Italy Travel Notes presents Cath Andrews
Rome is a great city. It’s vibrant, buzzy, full of life and absolutely heaving with history. There are activities in Rome for everyone. Adults love it. Couples love it. Students love it.
But what about kids?
You’ll find some guide books which tell you that Rome is no place for children. It can be overwhelmingly hot, the historical treasures that adults love can be tedious for young ones, walking round ruins and churches is tiring for little legs and the cobbled streets can be hard on small feet.
Continue reading Things to Do in Rome For Kids
Italy Travel Notes presents Matteo Cellini
The ‘Eternal City’ of Rome has a history dating back over 2500 years from the time the mythical Romulus and Remus are thought to have founded it after being brought up by a wolf. The city is on the banks of the River Tiber and lies between mountain ranges and the nearby Mediterranean Sea. Rome is the capital city of Italy and includes within its area the independent country state of the Vatican.
Rome is rather warm in summer and cool in winter. In fact, practically the whole country takes a holiday for 2 weeks in August, when a lot of establishments remain closed. Those travellers who like fewer crowds will enjoy this period, though a lot of services are minimal or lacking and weather is uncomfortable. 2 main airports service Rome and one main terminal rail station with 4 other smaller stations also brings in the travellers. Other options include the excellent road network and arrival by sea at the nearby port of Civitavecchia. Inside Rome the best means to get around is by foot, or using a cycle / scooter. Taking a bus is a good option and the metro comprising 2 lines as well as trams are available on select routes. Suburban rail lines are available on the outskirts of the city. Different kinds of prepaid passes for public transport are freely available.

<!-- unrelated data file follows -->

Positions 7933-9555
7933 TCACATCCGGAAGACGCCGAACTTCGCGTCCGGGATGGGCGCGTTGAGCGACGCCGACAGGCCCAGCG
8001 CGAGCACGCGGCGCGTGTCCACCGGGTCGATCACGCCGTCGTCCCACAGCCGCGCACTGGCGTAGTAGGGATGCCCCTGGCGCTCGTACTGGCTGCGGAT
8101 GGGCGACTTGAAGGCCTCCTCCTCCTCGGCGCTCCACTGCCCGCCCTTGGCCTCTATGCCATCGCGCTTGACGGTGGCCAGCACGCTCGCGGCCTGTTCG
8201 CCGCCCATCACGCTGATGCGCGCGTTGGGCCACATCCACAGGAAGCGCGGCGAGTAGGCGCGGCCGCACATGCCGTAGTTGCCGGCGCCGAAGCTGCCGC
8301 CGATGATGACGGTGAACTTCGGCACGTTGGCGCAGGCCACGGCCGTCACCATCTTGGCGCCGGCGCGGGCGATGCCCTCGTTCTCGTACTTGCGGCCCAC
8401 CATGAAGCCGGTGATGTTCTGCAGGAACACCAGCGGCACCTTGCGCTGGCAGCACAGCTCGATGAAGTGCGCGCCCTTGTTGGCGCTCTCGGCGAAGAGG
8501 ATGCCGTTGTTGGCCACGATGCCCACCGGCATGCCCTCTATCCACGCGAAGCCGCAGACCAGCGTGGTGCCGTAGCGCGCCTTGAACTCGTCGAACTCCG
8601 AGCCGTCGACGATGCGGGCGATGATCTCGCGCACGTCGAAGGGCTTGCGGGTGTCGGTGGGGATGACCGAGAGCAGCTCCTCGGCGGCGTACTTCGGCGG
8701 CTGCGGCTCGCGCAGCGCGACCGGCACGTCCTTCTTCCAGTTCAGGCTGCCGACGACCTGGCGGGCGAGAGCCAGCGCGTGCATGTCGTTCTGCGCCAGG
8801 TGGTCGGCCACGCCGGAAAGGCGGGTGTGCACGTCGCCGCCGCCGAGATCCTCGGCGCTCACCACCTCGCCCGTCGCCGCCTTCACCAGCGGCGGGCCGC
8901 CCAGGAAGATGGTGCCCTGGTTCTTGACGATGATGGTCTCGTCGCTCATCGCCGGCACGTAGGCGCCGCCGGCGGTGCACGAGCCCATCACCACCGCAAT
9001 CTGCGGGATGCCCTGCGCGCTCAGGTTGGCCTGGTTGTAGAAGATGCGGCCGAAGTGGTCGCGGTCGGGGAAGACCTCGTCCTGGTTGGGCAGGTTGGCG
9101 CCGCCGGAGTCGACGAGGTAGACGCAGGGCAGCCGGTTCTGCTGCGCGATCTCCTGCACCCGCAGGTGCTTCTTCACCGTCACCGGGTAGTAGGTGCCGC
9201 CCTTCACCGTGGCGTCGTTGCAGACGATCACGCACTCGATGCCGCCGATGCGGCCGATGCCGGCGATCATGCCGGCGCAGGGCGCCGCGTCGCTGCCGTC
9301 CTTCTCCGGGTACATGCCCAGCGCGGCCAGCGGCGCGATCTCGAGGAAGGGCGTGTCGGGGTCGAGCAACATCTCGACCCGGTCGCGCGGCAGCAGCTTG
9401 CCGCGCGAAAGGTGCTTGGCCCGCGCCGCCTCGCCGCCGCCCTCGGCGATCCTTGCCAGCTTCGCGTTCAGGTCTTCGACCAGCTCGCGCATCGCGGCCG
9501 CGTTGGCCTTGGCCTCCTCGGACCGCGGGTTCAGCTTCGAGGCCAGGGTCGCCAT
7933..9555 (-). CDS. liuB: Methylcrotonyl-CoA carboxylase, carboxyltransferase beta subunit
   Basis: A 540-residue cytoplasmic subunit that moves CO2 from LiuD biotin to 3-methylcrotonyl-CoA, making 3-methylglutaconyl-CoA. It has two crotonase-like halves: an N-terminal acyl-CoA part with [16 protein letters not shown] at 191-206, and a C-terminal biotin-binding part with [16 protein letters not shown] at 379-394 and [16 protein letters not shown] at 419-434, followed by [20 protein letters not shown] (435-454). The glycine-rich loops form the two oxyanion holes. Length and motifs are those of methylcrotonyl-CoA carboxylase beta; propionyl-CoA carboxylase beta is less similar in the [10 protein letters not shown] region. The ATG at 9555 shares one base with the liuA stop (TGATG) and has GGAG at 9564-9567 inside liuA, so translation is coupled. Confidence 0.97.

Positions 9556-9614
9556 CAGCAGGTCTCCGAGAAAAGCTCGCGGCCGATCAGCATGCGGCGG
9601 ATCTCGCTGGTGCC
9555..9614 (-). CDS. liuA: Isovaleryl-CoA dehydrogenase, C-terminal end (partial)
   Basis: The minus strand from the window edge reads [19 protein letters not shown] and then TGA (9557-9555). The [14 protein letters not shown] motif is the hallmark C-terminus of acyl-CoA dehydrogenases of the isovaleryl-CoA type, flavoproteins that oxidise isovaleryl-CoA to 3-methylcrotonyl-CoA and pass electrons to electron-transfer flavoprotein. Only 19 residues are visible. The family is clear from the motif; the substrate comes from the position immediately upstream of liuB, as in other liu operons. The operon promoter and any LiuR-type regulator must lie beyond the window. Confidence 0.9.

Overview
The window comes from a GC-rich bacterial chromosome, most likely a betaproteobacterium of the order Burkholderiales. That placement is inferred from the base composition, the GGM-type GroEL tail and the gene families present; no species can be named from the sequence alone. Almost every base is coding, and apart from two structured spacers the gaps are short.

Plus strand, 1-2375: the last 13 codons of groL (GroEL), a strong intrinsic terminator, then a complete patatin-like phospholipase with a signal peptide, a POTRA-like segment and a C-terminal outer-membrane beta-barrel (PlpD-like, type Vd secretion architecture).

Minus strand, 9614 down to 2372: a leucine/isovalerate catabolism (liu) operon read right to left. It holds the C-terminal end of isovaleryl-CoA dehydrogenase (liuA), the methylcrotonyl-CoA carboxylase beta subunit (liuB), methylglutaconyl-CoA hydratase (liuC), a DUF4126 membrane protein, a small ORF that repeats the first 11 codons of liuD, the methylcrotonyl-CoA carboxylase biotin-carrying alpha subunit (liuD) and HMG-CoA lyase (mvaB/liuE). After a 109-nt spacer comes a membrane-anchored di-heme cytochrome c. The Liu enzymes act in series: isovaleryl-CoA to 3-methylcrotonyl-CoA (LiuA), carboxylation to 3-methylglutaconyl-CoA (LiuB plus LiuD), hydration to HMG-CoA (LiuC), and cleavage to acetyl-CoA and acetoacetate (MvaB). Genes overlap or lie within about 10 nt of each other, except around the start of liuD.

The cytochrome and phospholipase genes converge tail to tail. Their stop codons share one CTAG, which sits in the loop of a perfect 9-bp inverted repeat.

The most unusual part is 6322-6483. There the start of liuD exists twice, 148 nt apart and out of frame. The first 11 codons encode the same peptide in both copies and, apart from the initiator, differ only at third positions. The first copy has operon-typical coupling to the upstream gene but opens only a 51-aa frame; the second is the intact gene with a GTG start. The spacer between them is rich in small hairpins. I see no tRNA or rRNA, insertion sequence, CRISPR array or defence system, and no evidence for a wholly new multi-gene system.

Continue reading Planning a Holiday in Rome, Italy
Italy Travel Notes presents Cristiano Rubbi
* It’s 12 noon and you’re in Rome, but are you in the central part of Rome? If you are, chances are that you will hear the bang of the cannon shot being fired at this time every day on top of the Janiculum Hill. This is a tradition that goes back to January 1, 1847, when Pope Pius IX introduced it to ensure that all timepieces would be set on the same time.
* Haven’t you always taught children never to peep through a keyhole? You’ll be surprised if instead we suggest you peep through a keyhole… and then maybe you will do the same with your children. We believe you will agree with us if you simply follow our instructions: just wait for the sunset, go up Aventine Hill in Rome, look for Giardino degli Aranci, or Orange Garden, and when it closes enjoy the glorious view of St. Peter’s Dome through the keyhole of the gate.
Continue reading Learn 10 Secrets Your Friends Just Back From Rome Do Not Know!